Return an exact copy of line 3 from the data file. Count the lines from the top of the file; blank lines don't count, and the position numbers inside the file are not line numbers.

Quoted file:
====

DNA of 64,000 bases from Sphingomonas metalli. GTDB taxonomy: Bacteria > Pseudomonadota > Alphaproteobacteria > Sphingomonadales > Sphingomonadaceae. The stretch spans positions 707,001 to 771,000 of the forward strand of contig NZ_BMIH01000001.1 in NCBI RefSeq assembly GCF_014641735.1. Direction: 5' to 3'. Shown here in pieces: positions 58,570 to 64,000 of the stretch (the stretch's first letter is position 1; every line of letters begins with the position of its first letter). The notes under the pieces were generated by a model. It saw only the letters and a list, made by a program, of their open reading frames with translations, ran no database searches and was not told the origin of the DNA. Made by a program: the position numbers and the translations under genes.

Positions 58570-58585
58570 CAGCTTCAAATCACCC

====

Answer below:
58570 CAGCTTCAAATCACCC